Most studies describe PMs as the most important wildfire pollutant to impact human health [15,16,17,18,19,20,21]. Exposure to wildfire-related PMs has been consistently shown to associate with increased inflammatory response and respiratory symptoms [15,21,22,23,24,25,26], emergency room visits and hospitalization [27,28,29], and mortality [21]. While there is consistent evidence of long-term exposure to PMs from wildfire smoke and respiratory outcomes, there is a dearth of evidence on the association between cumulative exposure to different wildfire-related pollutants and lung function. Understanding the clinical nature of respiratory function resulting from such exposure is important for the diagnosis of acute or chronic respiratory health events. Therefore, we aimed to study the association of lung function in relation to short-term acute exposure to different wildfire-related pollutants in first responder Royal Canadian Mounted Police (RCMP) officers during the Fort McMurray wildfire in 2016.

2. Materials and Methods

2.1. Study Design and Participants

In this cross-sectional study, we investigated a group of RCMP officers who were deployed for the evacuation and rescue of people during a major wildfire that broke out in 2016 at Fort McMurray, located in the northern part of the province of Alberta in Canada. 218 officers were screened at Synergy Respiratory & Cardiac Care, Sherwood Park, Alberta. As this study was part of a surveillance program, no participants were excluded from the study. The officers visited the screening center over two years after their deployment. This study was performed according to the Declaration of Helsinki and was approved by the Health Research Ethics Board of Alberta (HREBA) (HREBA.CHC-18-0038) and Health Research Ethics Board, the University of Alberta (Pro00088553).

2.2. Demographic, Job, and Health-Related Information

An interviewer-administered structured questionnaire was used to capture information about the demographic profile (age, sex, smoking history, and frequency of smoking), and personal and family history (exposure to smoke at childhood, and parental lung disease). Details of the questionnaire have been described elsewhere [30]. Additionally, job exposure information including the dates and duration of deployment at the wildfire sites and use of respiratory protection (yes/no) were also recorded. Asthma was either self-reported or previously diagnosed by a physician or diagnosed at the clinic as per the guidelines [31].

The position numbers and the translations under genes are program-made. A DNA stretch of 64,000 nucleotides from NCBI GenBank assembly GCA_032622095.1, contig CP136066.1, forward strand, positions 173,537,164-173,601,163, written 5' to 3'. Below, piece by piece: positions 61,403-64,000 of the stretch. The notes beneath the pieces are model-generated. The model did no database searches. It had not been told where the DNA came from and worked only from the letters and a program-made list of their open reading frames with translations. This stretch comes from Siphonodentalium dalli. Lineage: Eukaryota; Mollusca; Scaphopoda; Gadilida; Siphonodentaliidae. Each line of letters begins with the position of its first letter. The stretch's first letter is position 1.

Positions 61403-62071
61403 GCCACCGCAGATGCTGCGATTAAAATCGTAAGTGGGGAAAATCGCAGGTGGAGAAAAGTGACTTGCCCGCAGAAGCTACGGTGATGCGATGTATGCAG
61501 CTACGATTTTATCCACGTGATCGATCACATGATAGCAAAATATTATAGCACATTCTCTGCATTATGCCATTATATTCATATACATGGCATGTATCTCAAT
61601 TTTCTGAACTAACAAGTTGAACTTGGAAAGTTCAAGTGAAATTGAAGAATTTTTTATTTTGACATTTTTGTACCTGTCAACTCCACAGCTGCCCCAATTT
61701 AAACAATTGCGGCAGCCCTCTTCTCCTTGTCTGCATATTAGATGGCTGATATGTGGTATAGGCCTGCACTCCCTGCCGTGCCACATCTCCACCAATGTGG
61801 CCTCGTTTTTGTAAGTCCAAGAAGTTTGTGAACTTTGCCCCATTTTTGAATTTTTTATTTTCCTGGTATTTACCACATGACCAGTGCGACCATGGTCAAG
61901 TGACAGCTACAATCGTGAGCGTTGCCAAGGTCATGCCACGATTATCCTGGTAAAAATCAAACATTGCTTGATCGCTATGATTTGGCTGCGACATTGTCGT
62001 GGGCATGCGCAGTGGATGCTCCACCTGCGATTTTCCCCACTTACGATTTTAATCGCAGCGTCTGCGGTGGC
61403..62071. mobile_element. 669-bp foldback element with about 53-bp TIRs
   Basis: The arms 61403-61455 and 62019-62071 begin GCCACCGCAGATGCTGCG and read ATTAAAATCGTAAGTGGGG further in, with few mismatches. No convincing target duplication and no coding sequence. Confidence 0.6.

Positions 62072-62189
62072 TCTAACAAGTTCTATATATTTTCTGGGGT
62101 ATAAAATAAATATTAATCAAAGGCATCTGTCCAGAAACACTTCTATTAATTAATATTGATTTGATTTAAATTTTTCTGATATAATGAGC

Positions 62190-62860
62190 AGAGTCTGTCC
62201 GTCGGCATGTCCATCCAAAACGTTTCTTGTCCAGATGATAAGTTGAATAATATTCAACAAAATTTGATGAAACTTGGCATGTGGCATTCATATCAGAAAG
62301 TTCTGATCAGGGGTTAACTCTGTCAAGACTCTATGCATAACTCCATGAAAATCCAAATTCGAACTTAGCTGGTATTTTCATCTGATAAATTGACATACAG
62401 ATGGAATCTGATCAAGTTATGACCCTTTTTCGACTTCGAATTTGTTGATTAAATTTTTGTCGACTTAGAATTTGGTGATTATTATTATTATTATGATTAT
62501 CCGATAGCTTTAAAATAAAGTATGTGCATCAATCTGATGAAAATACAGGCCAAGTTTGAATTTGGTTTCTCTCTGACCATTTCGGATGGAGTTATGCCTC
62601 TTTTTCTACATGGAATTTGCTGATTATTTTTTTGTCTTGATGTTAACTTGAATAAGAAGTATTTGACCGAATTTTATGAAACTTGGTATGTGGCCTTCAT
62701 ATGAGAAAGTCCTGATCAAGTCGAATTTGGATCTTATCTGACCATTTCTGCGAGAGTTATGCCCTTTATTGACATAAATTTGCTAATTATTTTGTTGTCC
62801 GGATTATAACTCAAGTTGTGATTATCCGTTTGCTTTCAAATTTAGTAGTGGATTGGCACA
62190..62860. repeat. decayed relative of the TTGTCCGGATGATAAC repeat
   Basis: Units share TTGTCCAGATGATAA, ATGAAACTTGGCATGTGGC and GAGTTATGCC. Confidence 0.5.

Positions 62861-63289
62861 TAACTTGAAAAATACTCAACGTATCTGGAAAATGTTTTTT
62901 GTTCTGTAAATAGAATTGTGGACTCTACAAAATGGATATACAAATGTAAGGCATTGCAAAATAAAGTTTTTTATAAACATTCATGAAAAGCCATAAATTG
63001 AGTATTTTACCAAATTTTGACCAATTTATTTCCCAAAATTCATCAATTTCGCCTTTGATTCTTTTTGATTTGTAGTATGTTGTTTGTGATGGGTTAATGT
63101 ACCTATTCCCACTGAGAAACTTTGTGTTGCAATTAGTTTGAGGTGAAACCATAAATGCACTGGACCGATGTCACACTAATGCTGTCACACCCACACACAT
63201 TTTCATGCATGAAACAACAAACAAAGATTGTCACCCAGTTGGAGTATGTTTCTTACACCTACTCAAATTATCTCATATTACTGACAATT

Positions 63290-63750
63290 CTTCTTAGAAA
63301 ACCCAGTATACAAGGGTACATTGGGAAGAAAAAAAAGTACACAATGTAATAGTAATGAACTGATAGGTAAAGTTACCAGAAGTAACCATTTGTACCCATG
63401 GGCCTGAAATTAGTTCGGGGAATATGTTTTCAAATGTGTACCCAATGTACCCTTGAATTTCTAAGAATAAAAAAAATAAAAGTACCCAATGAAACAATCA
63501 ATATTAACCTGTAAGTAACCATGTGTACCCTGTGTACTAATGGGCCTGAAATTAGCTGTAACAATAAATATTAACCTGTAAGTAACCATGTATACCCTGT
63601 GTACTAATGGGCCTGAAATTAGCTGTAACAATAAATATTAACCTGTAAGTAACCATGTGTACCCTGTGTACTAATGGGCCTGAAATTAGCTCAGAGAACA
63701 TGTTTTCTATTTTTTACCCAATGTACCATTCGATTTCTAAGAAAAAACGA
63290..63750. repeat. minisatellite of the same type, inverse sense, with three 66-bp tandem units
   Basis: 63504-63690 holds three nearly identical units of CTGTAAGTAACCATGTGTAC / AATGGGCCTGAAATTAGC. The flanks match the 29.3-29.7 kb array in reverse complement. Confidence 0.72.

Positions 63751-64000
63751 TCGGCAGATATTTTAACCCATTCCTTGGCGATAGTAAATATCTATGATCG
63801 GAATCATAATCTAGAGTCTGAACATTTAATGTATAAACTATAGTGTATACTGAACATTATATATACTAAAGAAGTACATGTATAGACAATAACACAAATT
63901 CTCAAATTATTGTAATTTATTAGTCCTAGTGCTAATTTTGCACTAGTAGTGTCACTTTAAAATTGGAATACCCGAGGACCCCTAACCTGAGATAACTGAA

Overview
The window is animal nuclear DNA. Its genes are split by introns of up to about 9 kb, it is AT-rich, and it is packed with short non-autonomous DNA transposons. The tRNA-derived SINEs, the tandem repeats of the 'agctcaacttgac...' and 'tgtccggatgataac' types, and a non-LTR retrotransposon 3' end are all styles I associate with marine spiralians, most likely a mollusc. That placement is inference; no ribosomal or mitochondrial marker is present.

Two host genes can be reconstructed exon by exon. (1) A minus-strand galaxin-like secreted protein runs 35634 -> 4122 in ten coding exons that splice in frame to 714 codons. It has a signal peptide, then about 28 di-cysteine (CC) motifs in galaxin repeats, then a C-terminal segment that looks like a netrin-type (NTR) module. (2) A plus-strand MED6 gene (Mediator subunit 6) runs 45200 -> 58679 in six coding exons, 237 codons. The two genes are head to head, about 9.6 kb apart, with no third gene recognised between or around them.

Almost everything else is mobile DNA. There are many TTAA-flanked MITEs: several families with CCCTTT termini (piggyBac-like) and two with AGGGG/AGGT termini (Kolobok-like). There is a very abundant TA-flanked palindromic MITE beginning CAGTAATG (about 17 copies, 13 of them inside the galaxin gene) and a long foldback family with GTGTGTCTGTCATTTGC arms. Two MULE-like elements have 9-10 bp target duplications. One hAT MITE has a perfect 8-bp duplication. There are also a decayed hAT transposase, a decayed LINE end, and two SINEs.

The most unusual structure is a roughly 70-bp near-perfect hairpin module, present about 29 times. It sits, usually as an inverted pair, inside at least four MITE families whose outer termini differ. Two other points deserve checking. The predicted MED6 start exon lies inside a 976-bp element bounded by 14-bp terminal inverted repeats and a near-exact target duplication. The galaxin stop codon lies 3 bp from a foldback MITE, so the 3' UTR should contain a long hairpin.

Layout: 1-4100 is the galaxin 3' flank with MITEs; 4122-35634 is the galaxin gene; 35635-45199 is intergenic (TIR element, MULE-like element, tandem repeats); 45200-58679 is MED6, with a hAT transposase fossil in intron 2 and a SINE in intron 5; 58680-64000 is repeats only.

2.3. Exposure Assessment

Information about the air quality indices associated with the Fort McMurray wildfire was obtained from the Athabasca valley air monitoring station, the nearest air quality monitoring station (~2 km) where all the officers were deployed. The Athabasca valley air monitoring station continuously (hourly) measures several indices of air quality along with weather conditions such as air temperature, relative humidity, wind speed and direction, and barometric pressure. Details of the instrumentation and measurement procedures are available elsewhere [32]. All the officers were stationed at Fort McMurray wildfire sites at different time points between 01 May and 31 May and were exposed continuously for at least 36 h. We accessed the air quality data from 01 May until 31 May 2016. Daily average concentrations of CO, CH4, NO, NO2, O3, SO2, and particulate matter with aerodynamic diameter ≤2.5 μm (PM2.5) were considered as the main air pollutants.
We then calculated cumulative individual exposure to each of the air pollutants according to the formula developed previously [33], which can be expressed mathematically as the following:
E = t 1 t 2 C ( t ) d t
where, E is the total exposure to each of the pollutants; C is the concentration of the pollutant on day t, and was integrated from t1 to t2 (number of days spent at the wildfire sites). t1 and t2 are the first and last days of deployment. C(t) is the daily average of air pollutants.

2.4. Lung Function

A complete lung function profiling was performed for each of the officers. Spirometry and body plethysmography were performed using a Vmax® Encore pulmonary function test system (Vyaire Medical, Mettawa, IL, USA) according to the American Thoracic Society/European Respiratory Society (ATS/ERS) guidelines for spirometry [34] and body plethysmography [35]. Forced expiratory volume in 1 s (FEV1), forced vital capacity (FVC), and the ratio of FEV1 and FVC (FEV1/FVC) were considered for this study. Percent of predicted values of these indices were calculated from the Canadian Cohort of Obstructive Lung Diseases (CanCOLD) reference equations of spirometry [36]. Total lung capacity (TLC), residual volume (RV), and their ratio (RV/TLC) were considered as the main plethysmo-graphic indices. Percent of predicted values for plethysmo-graphic indices were calculated from previously established reference equations for the Canadian population [37]. COPD was confirmed if the post-bronchodilator FEV1/FVC was lower than 0.7 [38].

2.5. Statistical Analyses